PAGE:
The muscles at the front of the shin of “chi runners” don’t work to slow the foot down – this may lead to reduced load on the shin bone and reduce the incidence of shin splints (MTSS).  The increased work for the calf muscle means that caution needs to be applied when starting this style of running as it will mean more load on the Achilles tendon and calf muscle. The risk of developing Achilles tendon pain or a muscle strain is higher and thus you need to start with low mileage and build steadily week after week.  Likewise, if you have ever had fractures in your foot bones at the front of the foot then you need to exercise caution with learning to run with a “chi” style.  The reduced average vertical loading rates seen in “Chi running” may have implications with people who have suffered from shin fractures, plantar fasciitis and patellofemoral pain syndrome (pain at front of knee).  If you have suffered from these conditions/injuries then learning to run with a forefoot strike may prove to be beneficial.


More information required

From what we are seeing with research into different running styles is that there is still a significant amount of work required to determine what all of this data means. There is no definitive data saying that if you run forefoot or “chi” style that you will not get injured. As highlighted, the forefoot running can increase load onto other areas that may also be at risk of injury.  From my own experience, forefoot running has been a revelation and immensely helped my knees.  My advice would be if you are struggling with running injuries then get your running style analyzed by a physiotherapist and the go about correcting the issues discovered.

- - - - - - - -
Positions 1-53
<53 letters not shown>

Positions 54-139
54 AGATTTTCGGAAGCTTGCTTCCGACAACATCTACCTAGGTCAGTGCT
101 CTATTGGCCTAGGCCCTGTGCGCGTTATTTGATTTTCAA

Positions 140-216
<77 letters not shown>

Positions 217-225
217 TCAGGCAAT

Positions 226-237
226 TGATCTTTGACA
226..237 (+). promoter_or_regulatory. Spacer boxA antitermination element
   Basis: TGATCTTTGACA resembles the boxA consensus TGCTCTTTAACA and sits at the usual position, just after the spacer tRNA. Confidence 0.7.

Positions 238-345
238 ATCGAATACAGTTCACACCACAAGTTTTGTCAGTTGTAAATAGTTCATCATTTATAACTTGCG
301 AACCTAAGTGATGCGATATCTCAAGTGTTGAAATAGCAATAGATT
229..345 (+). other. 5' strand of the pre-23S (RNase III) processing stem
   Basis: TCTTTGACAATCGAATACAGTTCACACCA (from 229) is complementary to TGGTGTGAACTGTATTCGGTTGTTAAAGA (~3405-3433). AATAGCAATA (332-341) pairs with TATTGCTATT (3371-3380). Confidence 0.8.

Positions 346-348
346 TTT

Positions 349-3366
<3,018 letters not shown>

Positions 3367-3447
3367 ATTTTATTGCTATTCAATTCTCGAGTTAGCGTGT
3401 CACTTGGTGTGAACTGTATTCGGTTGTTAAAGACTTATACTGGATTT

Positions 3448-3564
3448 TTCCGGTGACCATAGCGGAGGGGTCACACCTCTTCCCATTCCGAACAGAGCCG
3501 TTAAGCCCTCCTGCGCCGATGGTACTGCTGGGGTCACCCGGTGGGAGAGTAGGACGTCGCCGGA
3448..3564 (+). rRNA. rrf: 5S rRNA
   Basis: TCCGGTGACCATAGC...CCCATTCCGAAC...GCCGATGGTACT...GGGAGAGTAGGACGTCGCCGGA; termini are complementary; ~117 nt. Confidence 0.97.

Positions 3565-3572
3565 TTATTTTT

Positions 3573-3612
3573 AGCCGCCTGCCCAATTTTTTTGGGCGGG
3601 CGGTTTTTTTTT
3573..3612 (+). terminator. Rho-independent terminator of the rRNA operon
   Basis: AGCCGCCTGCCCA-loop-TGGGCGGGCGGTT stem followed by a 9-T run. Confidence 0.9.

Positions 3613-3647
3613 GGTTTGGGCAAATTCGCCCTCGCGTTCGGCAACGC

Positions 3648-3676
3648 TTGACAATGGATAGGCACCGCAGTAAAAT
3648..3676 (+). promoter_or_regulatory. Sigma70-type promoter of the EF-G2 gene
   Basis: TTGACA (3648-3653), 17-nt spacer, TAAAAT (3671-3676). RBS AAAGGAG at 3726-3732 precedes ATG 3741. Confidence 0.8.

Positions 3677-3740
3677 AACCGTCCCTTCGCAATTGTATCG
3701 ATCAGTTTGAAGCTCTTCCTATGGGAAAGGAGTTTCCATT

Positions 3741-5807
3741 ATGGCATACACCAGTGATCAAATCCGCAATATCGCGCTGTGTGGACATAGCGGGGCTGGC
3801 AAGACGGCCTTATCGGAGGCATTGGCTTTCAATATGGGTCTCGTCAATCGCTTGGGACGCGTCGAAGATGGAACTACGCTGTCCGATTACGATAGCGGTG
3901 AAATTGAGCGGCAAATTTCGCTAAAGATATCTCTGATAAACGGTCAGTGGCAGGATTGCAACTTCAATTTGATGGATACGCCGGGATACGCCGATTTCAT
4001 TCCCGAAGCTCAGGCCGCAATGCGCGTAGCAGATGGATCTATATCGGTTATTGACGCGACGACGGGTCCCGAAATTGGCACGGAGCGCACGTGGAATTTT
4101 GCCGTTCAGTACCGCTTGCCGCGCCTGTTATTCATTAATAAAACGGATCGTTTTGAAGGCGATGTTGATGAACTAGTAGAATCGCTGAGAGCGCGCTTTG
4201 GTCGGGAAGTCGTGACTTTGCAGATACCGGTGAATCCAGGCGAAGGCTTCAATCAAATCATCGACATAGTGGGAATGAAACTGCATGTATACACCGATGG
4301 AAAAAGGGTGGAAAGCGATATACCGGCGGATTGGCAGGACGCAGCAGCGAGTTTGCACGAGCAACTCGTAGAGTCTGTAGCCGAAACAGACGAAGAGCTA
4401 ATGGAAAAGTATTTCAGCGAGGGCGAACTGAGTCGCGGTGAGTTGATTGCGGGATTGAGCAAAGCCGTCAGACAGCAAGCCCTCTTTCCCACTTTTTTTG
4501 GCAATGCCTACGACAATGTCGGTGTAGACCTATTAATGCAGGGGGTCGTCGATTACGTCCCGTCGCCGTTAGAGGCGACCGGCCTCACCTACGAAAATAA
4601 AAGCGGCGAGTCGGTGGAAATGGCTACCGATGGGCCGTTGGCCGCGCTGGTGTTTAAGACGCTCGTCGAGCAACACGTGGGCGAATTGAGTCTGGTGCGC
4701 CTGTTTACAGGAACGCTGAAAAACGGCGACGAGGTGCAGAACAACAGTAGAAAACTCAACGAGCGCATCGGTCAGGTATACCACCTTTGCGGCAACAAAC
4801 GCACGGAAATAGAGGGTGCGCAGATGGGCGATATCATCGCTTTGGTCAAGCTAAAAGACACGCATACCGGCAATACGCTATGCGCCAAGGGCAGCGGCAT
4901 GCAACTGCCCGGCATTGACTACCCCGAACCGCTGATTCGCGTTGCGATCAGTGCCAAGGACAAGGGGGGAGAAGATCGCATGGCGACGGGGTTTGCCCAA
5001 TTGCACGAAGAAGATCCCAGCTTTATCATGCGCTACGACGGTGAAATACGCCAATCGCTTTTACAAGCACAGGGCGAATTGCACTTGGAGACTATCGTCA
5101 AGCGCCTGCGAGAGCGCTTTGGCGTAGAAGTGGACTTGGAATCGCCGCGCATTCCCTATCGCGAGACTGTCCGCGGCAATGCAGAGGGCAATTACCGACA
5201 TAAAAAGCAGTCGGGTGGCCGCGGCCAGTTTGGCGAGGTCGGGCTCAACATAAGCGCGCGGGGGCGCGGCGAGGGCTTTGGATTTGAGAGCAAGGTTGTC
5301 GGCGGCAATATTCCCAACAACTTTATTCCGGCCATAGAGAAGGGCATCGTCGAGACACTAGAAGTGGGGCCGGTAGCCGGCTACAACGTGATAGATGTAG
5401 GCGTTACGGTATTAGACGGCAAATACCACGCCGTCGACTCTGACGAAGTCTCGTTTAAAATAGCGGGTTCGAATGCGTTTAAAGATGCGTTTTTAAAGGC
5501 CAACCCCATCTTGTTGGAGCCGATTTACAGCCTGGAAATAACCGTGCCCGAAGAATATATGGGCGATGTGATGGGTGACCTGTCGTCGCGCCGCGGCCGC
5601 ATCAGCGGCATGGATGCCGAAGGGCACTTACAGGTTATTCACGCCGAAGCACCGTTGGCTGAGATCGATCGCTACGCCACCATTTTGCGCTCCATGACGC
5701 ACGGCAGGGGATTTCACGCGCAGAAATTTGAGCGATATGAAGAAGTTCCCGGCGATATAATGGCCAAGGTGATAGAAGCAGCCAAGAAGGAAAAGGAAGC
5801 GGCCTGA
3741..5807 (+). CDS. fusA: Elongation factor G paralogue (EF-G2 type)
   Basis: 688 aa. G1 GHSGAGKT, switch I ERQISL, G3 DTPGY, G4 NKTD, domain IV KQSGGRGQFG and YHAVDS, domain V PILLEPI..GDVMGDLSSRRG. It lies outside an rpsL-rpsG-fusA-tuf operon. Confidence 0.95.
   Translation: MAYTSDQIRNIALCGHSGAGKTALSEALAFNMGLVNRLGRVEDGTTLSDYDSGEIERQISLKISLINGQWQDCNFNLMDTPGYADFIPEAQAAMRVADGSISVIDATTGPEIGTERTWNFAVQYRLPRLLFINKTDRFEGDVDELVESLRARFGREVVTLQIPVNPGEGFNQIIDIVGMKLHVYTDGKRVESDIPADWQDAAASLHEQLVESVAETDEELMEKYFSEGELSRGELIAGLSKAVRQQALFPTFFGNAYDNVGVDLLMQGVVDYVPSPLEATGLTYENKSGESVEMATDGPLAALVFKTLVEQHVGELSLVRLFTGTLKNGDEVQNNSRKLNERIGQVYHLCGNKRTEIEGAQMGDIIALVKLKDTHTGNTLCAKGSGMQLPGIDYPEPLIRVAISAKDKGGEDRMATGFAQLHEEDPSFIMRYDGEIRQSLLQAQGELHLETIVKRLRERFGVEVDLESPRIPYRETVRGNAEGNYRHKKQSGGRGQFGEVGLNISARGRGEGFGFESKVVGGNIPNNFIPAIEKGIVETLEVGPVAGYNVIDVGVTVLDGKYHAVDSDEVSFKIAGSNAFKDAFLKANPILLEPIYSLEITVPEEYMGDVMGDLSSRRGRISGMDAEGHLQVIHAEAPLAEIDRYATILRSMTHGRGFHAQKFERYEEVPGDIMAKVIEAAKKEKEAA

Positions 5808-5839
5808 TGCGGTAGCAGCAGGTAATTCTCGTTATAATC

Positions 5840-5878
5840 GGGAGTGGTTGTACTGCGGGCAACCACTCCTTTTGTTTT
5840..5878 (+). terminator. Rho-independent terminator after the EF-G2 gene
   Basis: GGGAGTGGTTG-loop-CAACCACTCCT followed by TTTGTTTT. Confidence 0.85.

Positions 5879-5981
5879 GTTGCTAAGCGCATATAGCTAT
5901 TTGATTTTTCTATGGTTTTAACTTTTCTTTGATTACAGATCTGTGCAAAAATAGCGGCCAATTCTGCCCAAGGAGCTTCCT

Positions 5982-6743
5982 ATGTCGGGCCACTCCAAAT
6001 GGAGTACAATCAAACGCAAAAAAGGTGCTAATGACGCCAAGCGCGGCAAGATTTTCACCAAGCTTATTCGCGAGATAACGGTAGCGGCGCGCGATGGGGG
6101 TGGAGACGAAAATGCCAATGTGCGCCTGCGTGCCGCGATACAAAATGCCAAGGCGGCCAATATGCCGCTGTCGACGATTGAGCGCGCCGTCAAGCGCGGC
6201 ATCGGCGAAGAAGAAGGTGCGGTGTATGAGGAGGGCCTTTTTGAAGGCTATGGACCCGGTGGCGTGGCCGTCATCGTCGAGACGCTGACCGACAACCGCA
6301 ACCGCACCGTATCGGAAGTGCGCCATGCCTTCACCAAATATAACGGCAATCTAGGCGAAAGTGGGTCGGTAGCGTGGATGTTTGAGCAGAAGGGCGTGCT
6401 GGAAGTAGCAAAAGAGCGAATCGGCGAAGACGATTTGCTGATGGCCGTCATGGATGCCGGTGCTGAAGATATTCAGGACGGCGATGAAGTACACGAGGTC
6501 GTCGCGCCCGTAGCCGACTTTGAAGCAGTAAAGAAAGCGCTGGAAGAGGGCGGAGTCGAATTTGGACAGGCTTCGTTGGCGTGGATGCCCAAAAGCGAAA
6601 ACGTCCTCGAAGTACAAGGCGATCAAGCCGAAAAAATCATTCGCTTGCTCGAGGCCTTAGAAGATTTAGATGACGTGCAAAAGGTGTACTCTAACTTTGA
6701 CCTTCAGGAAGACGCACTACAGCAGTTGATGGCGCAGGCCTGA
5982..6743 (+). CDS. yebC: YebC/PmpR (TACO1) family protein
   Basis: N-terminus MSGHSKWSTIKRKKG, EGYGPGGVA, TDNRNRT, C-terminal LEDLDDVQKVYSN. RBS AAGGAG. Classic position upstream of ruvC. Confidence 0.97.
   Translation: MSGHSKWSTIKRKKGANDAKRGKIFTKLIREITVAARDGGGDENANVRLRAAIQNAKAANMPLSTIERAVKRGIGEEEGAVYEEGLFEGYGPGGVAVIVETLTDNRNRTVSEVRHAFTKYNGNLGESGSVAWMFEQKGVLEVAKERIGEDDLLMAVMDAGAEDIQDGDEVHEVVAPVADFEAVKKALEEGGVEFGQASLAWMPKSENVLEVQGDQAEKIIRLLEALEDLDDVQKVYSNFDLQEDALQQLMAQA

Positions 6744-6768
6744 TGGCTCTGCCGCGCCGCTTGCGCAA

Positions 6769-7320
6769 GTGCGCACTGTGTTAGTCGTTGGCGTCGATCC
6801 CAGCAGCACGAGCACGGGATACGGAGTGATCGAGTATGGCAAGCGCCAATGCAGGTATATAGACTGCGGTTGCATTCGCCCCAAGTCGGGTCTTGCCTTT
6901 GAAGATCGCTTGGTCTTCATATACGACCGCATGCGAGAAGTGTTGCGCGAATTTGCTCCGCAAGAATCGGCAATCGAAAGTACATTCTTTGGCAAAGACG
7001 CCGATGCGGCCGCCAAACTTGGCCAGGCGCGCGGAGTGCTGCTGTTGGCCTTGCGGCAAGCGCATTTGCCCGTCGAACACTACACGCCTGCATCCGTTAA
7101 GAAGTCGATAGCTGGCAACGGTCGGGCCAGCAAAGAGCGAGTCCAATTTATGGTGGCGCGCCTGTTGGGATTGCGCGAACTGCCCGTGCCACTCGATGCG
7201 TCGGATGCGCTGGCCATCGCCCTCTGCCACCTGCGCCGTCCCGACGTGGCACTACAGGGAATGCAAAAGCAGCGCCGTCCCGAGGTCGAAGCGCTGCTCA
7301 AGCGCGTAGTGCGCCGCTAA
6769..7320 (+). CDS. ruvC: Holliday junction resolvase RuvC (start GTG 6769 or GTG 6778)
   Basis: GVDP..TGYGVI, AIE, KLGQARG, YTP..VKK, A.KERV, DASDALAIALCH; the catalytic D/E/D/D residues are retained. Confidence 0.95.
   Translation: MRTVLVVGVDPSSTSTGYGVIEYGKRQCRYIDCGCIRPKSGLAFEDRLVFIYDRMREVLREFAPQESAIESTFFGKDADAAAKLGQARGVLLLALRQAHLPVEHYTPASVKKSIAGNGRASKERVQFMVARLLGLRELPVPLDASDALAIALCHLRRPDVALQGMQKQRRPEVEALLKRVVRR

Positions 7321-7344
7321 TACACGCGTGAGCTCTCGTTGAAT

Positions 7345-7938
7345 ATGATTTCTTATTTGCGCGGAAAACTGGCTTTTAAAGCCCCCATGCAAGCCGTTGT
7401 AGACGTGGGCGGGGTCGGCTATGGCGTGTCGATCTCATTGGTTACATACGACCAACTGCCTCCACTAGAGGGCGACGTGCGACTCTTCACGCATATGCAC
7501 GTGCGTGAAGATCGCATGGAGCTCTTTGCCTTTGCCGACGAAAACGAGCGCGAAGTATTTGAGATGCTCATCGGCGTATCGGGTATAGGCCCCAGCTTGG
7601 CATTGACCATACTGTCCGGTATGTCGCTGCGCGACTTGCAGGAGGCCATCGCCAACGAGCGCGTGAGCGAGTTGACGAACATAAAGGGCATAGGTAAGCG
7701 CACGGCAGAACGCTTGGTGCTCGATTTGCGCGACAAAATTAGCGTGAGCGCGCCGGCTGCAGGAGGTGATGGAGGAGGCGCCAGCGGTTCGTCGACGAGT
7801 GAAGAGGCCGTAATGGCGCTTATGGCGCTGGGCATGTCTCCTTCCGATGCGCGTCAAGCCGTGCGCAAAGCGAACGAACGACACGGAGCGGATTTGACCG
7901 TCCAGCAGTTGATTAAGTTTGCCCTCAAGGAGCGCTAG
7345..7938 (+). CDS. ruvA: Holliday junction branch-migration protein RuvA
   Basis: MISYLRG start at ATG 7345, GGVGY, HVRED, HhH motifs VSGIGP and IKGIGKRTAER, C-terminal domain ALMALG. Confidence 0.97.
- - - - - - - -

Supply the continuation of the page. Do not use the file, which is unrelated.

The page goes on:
Study Strengths

The study consisted of a fairly evenly matched selection in terms of body characteristics of experienced runners in their own technique, with at least 6 months experience and a minimum running distance of 19.2 km/ per week.  The groups consisted of 22 RFS runners and 12 “chi runners”. The chi runners were selected by the creator of Chi Running – Danny Deyer – who actually excluded 11 runners from the Chi running group because they did not match the criteria specified above. He was blinded to this choice 17 months later and still managed to choose the same 12 chi runners, this added some reliability to the “chi running” criteria.  The runners were all allowed to self select their running speed on the treadmill and also wear the shoe of their choice when being tested.  Interestingly, all 22 RFS runners and 5 “chi runners” chose to wear traditional running shoes i.e. defined as motion –control stability or cushioning with a drop of 10mm or greater from heel height to toe, while 5 chi runners wore “minimalist” shoes i.e. very flexible, minimal support and a heel-to-toe drop of 4mm or less.  The collection of data was standardized for all runners using an instrumented treadmill with a force plate sampling at a very high rate to ensure adequate data capture. They also utilized a high spec 3-dimensional motion analysis system called Vicon Nexus.


Study Weaknesses

The use of a treadmill is the first obvious weakness of this study yet unfortunately one that is difficult to avoid in order obtaining the necessary information.  People who normally run outdoors can change their running style when placed on a treadmill.  The stride frequency (number of steps taken per minute) was seen to be quite high in both groups (RFS = 173-180 vs Chi = 175-195).  This cadence is quite normal in “chi running” yet not always seen in RFS running where typical cadence has been reported to be typically at 150-160 steps per minute.  There was also half the number of “chi runners” studied than the RFS group.

These are just my thoughts and views.

Scott Tindal MSc (SEM, London) MCSP

Clinical Director